Home>Articles>Assemblywoman Gonzalez, Other Lawmakers Begin To Rethink Certain Parts of AB 5

Assemblywoman Lorena Gonzalez. (Photo: Kevin Sanders for California Globe)

Assemblywoman Gonzalez, Other Lawmakers Begin To Rethink Certain Parts of AB 5

Concerns about limiting the press and public backlash over AB 5 leave some lawmakers questioning some parts of the bill

By Evan Symon, December 27, 2019 5:20 pm

With the independent contractor limiting bill AB 5 about to become law January 1st, many lawmakers and politicians who initially supported the bill are now beginning to question either all or certain parts of it.

Freelance press limitations

With thousands of jobs already lost to the bill, and many more expected to be lost due to how the bill redefines independent contractors and employees, AB 5 has already been decimating industries across California.

One of the hardest and most controversially hit areas is the media. Due to, in the words of AB 5’s author, an “arbitrary” limit of 35 paid submissions a year for freelance journalists, many publications have had to fire writers en masse. Vox alone had to get rid of 200 writers in California. And as CNN reported, small town papers with a limited number of writers face huge challenges in 2020. Many aren’t sure they can even survive without a steady number of freelance writers.

“We rely on freelancers for almost everything,” noted the editor of a small newspaper in Northern California who didn’t wish to be named. “We have mostly college kids and retired folks writing on the side, either building some part time writing experience, or keeping active and making a little spending money. With the 35 limit I don’t know where to go.”

Possible changes to AB 5

With such a large outcry, and a large number of Californians facing vastly reduced pay or no pay at all, state lawmakers have begun to think twice about AB 5.

Foremost among them is AB 5 author Assemblywoman Lorena Gonzalez (D-San Diego). While she has been very vocal in her support for AB 5 despite a growing number of problems, she has begun to questions the freelance writer part of the bill. In recent weeks she has shown little empathy for writers who lost their jobs, especially in the case of Vox.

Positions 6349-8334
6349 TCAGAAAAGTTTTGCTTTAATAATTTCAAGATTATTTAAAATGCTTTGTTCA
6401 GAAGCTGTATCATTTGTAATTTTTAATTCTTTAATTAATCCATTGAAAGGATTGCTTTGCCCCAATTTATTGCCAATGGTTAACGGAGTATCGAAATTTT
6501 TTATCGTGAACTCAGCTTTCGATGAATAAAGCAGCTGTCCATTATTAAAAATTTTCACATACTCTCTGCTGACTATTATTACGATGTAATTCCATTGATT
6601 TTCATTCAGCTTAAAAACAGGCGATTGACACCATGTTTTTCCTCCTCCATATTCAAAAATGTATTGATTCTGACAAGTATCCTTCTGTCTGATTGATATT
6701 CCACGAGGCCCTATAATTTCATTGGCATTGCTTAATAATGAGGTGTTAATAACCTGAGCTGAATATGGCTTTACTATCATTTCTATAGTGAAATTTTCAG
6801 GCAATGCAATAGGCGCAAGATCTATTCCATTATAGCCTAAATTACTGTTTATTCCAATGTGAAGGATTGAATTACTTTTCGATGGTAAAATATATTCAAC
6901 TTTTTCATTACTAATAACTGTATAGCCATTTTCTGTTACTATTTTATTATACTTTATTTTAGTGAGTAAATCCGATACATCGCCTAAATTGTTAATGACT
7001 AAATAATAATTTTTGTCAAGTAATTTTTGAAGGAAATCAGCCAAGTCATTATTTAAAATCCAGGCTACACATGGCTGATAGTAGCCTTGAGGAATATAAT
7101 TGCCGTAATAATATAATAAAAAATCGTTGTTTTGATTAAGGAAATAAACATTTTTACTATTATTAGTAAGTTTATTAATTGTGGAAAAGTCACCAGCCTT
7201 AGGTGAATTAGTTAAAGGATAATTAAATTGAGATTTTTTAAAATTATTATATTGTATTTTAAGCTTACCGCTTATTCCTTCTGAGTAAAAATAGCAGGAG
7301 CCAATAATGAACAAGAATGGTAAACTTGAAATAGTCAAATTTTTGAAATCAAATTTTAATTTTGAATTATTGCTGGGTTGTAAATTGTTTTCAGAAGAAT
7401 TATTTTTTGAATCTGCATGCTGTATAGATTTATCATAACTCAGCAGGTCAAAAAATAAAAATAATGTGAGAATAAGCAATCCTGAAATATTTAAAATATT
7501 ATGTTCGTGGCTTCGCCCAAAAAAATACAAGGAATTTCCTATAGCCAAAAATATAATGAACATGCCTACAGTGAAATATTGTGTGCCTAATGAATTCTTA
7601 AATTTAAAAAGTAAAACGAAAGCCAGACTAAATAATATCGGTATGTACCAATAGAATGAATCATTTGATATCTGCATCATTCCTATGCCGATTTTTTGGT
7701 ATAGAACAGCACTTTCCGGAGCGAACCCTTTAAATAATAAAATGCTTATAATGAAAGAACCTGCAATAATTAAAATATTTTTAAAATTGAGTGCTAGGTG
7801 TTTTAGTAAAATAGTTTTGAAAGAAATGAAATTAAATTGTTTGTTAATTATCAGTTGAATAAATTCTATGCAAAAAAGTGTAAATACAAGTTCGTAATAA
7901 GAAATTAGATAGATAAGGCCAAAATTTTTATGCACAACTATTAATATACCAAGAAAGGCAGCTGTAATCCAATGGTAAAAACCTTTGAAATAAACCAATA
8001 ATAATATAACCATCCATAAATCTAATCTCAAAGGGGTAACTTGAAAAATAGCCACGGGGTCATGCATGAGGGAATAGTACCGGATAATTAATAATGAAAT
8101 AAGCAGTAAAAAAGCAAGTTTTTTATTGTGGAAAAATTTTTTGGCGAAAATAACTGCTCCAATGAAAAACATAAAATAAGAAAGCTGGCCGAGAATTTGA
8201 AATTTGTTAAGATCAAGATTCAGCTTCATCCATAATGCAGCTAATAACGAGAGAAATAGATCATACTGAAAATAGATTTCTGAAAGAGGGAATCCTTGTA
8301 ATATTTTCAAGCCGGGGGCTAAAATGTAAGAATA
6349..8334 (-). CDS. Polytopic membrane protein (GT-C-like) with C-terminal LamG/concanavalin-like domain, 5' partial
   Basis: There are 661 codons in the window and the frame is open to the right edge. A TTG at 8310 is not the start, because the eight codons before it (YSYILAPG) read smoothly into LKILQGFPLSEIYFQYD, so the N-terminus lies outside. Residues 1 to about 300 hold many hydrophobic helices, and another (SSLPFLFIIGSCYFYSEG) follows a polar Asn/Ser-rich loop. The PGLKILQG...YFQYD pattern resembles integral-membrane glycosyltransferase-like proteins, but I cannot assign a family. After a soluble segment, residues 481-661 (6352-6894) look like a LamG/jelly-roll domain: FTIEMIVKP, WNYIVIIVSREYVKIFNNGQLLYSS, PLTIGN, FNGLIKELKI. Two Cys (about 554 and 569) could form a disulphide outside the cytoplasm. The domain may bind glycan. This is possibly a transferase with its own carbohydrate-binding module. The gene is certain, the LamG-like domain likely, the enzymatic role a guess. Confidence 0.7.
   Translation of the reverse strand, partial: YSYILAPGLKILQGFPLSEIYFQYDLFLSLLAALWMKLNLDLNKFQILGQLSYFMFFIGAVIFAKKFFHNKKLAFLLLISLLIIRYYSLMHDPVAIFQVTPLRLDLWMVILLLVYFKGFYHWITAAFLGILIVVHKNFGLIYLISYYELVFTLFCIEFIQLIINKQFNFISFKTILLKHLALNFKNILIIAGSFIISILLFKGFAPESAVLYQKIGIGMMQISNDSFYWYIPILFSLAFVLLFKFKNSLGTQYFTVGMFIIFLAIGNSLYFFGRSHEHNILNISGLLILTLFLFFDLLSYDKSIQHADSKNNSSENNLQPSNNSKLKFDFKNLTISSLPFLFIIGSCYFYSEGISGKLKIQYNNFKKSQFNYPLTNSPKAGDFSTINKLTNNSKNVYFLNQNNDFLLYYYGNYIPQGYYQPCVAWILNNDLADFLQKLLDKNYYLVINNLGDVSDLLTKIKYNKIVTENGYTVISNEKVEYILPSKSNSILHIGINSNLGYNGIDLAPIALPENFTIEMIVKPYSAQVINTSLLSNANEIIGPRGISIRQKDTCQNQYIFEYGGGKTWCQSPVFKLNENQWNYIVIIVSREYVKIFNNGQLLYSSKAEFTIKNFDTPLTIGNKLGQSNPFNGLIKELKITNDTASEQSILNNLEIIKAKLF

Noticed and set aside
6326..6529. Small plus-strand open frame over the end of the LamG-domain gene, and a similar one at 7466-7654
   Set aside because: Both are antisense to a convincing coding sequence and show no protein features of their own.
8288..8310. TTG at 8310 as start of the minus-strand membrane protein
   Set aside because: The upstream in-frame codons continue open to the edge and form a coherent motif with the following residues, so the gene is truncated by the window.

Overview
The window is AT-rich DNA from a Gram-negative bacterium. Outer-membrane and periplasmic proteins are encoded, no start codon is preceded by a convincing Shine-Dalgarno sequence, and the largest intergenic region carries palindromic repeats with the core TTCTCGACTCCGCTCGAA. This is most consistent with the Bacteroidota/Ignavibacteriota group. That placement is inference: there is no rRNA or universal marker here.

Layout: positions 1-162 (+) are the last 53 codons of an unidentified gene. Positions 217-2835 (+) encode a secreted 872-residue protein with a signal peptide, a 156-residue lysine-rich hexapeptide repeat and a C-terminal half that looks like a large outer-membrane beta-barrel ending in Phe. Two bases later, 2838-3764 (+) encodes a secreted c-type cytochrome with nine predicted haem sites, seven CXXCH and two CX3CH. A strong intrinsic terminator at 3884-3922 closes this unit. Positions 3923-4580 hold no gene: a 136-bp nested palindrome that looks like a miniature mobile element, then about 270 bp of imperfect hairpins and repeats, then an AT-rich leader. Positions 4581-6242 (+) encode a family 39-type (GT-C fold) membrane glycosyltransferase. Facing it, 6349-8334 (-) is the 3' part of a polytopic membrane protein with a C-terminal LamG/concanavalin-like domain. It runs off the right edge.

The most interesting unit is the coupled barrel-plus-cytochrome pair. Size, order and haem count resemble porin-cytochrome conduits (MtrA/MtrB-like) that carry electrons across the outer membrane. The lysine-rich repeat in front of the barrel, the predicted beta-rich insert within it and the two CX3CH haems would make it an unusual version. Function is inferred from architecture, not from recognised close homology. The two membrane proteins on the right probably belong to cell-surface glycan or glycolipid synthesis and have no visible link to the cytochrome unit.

“I’m sure some legit freelancers lost substantial income, and I empathize with that especially this time of year. But Vox is a vulture,” Assemblywoman Gonzalez said earlier this month.

But last week the Assemblywoman changed her tune and opened up to possible changes to AB 5 for freelance journalist submissions.

“I almost regret asking this here,” said Gonzalez on Twitter. “But given the broad cross section of freelance writers here, it’s a start: if the Bill was amended to make clear that the Business to Business exemption applies to freelance journalists who satisfied the requirements – would that work?”

She further clarified her position of working on changing that part of the law in 2020 over a Twitter response several days later.

“These were never good jobs,” Tweeted Gonzalez. “No one has ever suggested that, even freelancers. We will continue to work on this next year.”

It should be noted that during her Twitter session that Gonzalez was both praised for her AB 5 efforts and also criticized for not understanding the industry and only speaking for a small number of freelancers.

Growing concern over AB 5

While she has continued to defend the bill as a whole, saying recently “This is not a bad bill”, her willingness to change a part of it shows early worry.

“Just before Christmas there were some Assemblymembers who said they were shocked at the number of people coming out against AB 5,” said Dana, who works at the State Capitol. “Truckers especially. There were a lot of businesses just barely scraping by that called in who now have to decide between keeping two employees full time or keeping 10 or so part-time as contractors.”

“I can’t speak to my own feelings of the bill, but I can say that a we’ve heard from a lot of Californians about wanting changes to the bill. After January 1st we’re probably going to hear a lot more.”

Lawsuits and election worry

AB 5 could also be curtailed in the courts, as two lawsuits, filed by truckers and journalists respectively, are currently challenging the soon to be law. If successful, AB 5 could be gone by as soon as 2021.

“A lot of people in Sacramento are taking notice of this,” explained California pollster Ricardo Chavez. “I think Gonzalez has a good heart and truly cares about workers, but no one really looked into what the consequences would be. Now there are lawsuits going against the first amendment and pissing off the papers and news channels. You turn on CNN, and it isn’t about AB 5 giving workers good benefits, it’s about all the lives it’s ruining.”